Last week, the Pope broke his silence on Tibet, calling for for an end to violence and urging “dialogue and tolerance.” But Beijing brushed off the appeal, declaring there was “no tolerance for criminals, who will be punished by the law.” Neither the Easter message nor the Good Friday meditations specifically mentioned China, a reflection of the Vatican’s desire not to upset its dialogue with Beijing over the fate of the country’s Catholics.

 

Vatican and Muslims’ permanent dialogue

Vatican and Muslims

to establish permanent dialogue

By Philip Pullella

VATICAN CITY (Reuters) – The Vatican and Muslim leaders agreed on Wednesday to establish a regular official dialogue to improve often difficult relations between the two religions.

 

 

File photo of Saint Peter’s square at the Vatican April 1, 2007.

 

The Vatican and Muslim leaders agreed on Wednesday to establish a regular official dialogue to improve often difficult relations between the two religions. (REUTERS/Alessandro Bianchi/Files)A joint statement said the first meeting of the “The Catholic-Muslim Forum” will take place on Nov. 4-6 in Rome with 24 religious leaders and scholars from each side.

It said the themes of the first session would be “Love of God, Love of Neighbour”, “Theological and Spiritual Foundation”, and “Human Dignity and Mutual Respect”.

Pope Benedict will address the group, the statement said.

The announcement was made at the end of a two-day meeting at the Vatican with five representatives of a group of more than 200 Muslims who had signed an unprecedented appeal to the pope to begin a dialogue.

Catholic-Muslim relations nosedived in 2006 after Benedict delivered a lecture in Regensburg, Germany, that was taken by Muslims to imply that Islam was violent and irrational.

Muslims around the world protested and the pope sought to make amends when he visited Turkey’s Blue Mosque and prayed towards Mecca with its Imam.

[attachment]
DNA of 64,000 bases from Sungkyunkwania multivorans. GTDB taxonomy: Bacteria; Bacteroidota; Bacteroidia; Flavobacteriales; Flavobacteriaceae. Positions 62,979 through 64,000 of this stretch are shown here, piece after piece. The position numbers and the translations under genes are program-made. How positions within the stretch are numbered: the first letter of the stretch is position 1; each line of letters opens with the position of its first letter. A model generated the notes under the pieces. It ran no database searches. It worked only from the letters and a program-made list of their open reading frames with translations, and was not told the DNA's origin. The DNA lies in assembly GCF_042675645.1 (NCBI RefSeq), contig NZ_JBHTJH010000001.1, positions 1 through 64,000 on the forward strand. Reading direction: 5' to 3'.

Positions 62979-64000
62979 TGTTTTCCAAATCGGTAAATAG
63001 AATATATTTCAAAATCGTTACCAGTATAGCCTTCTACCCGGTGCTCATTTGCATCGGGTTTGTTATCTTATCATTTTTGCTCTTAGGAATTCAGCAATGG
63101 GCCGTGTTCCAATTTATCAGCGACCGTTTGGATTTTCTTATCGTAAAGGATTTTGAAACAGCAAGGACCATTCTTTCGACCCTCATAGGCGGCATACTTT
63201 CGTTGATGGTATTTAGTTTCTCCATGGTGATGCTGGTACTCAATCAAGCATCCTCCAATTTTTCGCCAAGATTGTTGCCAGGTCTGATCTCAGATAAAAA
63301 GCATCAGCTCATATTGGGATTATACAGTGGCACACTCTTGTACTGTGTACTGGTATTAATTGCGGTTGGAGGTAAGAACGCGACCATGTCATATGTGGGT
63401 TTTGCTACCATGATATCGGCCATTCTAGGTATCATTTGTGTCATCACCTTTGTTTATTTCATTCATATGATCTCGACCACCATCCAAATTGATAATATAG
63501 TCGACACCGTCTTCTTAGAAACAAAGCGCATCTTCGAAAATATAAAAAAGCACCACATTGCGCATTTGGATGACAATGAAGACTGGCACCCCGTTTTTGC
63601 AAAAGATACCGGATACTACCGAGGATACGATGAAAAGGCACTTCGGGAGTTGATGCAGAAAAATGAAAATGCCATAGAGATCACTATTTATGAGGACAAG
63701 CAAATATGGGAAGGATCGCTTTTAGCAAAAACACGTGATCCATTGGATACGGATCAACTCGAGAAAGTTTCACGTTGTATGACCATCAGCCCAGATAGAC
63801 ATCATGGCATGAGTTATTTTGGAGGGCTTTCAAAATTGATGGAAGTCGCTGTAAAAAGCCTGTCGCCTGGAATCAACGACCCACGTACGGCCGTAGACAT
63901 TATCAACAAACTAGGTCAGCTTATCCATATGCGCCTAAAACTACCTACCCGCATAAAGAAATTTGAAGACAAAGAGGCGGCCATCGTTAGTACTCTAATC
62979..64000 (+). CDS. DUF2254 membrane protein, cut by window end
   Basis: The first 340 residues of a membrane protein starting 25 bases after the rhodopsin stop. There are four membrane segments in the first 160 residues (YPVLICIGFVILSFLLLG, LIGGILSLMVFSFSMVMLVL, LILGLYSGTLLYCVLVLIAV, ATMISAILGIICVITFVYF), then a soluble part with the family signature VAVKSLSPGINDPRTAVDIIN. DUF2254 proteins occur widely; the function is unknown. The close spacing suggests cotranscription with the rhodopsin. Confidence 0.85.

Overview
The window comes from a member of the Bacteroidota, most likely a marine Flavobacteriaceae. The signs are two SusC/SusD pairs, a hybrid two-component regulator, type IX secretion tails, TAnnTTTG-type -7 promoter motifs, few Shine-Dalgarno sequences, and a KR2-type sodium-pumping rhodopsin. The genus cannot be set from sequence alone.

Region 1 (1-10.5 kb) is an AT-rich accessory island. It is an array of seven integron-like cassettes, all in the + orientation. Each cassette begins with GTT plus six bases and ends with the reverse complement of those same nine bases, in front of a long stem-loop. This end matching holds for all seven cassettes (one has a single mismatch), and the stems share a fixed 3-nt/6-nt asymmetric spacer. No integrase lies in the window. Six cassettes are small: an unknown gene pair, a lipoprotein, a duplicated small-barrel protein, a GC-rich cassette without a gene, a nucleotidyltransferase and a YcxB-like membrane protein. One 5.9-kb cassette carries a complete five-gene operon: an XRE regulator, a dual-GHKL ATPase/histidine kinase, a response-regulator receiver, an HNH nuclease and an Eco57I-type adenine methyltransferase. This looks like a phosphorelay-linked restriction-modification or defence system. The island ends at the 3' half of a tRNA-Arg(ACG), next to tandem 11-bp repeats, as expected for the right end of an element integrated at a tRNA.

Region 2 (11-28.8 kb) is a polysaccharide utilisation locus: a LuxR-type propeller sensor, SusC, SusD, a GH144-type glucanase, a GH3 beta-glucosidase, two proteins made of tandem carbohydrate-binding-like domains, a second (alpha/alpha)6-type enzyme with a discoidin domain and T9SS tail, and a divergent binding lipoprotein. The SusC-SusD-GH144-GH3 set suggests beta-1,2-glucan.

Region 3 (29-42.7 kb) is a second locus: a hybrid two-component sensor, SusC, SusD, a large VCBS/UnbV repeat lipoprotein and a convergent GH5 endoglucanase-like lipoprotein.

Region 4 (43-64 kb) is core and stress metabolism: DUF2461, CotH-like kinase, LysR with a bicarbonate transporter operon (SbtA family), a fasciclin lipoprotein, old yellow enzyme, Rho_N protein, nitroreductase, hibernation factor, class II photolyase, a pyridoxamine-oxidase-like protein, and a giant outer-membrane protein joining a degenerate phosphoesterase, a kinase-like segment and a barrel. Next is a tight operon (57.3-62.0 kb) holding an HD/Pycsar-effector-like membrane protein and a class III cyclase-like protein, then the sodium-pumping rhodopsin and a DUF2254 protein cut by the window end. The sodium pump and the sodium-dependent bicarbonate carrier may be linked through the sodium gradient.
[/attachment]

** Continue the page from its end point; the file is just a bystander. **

After the fallout from the Regensburg speech, 138 Muslim scholars and leaders wrote to the German-born pontiff and other Christian leaders last year, saying “the very survival of the world itself” may depend on dialogue between the two faiths.

The signatories of the Muslim appeal for theological dialogue, called the “Common Word”, has grown to nearly 225 since.

Although Benedict repeatedly expressed regret for the reaction to his speech in Regensburg, he stopped short of a clear apology sought by Muslims.

The Vatican side at the preparatory meeting that ended on Wednesday was headed by Cardinal Jean-Louis Tauran, head of the Pontifical Council for Interreligious Dialogue.

The Muslims were led by Sheikh Addal Hakim Murad, also known as Timothy J. Winter, president of the Britain’s Muslim Academic Trust and included Yahya Sergio Yahe Pallavicini, vice-president of the Italian Islamic Religious Community.

“We have to bring the dialogue up to date following the great successes of the pontificate of John Paul II,” Pallavicini told Reuters in an interview before the meeting.

Pallavicini said the meeting later this year would undoubtedly talk about terrorism.

“Terrorism is one thing that has to be discussed,” he said. “All religious leaders must renew a message of peace in their faith. Then it will be easier to isolate extremists and avoid the wrong use of religion,” he said.

Copyright © 2008 Reuters